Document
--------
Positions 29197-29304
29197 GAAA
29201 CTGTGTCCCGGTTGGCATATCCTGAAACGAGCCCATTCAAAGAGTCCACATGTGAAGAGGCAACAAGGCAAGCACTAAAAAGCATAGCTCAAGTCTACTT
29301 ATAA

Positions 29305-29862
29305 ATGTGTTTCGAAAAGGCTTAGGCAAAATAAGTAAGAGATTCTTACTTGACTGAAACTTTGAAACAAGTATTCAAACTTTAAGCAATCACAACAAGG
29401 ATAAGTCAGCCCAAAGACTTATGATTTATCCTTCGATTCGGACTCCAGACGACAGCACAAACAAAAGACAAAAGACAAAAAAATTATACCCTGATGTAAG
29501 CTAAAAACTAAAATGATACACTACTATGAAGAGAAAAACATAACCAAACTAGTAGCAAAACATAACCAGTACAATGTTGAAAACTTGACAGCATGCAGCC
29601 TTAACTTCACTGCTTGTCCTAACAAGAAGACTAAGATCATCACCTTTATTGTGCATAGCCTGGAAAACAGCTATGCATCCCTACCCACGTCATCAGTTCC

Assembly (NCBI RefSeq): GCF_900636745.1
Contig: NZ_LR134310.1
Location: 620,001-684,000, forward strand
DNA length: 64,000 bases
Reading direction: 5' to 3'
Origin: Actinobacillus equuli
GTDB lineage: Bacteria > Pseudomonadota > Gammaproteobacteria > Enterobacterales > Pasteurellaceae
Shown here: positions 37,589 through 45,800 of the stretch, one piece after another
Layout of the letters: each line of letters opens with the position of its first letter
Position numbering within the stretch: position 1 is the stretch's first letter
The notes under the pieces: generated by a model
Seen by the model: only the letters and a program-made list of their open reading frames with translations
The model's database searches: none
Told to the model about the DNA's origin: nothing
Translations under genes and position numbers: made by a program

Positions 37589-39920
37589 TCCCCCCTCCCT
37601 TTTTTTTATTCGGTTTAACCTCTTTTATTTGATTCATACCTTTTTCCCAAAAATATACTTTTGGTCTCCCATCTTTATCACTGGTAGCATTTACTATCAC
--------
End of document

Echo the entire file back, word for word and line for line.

Positions 29197-29304
29197 GAAA
29201 CTGTGTCCCGGTTGGCATATCCTGAAACGAGCCCATTCAAAGAGTCCACATGTGAAGAGGCAACAAGGCAAGCACTAAAAAGCATAGCTCAAGTCTACTT
29301 ATAA

Positions 29305-29862
29305 ATGTGTTTCGAAAAGGCTTAGGCAAAATAAGTAAGAGATTCTTACTTGACTGAAACTTTGAAACAAGTATTCAAACTTTAAGCAATCACAACAAGG
29401 ATAAGTCAGCCCAAAGACTTATGATTTATCCTTCGATTCGGACTCCAGACGACAGCACAAACAAAAGACAAAAGACAAAAAAATTATACCCTGATGTAAG
29501 CTAAAAACTAAAATGATACACTACTATGAAGAGAAAAACATAACCAAACTAGTAGCAAAACATAACCAGTACAATGTTGAAAACTTGACAGCATGCAGCC
29601 TTAACTTCACTGCTTGTCCTAACAAGAAGACTAAGATCATCACCTTTATTGTGCATAGCCTGGAAAACAGCTATGCATCCCTACCCACGTCATCAGTTCC

Assembly (NCBI RefSeq): GCF_900636745.1
Contig: NZ_LR134310.1
Location: 620,001-684,000, forward strand
DNA length: 64,000 bases
Reading direction: 5' to 3'
Origin: Actinobacillus equuli
GTDB lineage: Bacteria > Pseudomonadota > Gammaproteobacteria > Enterobacterales > Pasteurellaceae
Shown here: positions 37,589 through 45,800 of the stretch, one piece after another
Layout of the letters: each line of letters opens with the position of its first letter
Position numbering within the stretch: position 1 is the stretch's first letter
The notes under the pieces: generated by a model
Seen by the model: only the letters and a program-made list of their open reading frames with translations
The model's database searches: none
Told to the model about the DNA's origin: nothing
Translations under genes and position numbers: made by a program

Positions 37589-39920
37589 TCCCCCCTCCCT
37601 TTTTTTTATTCGGTTTAACCTCTTTTATTTGATTCATACCTTTTTCCCAAAAATATACTTTTGGTCTCCCATCTTTATCACTGGTAGCATTTACTATCAC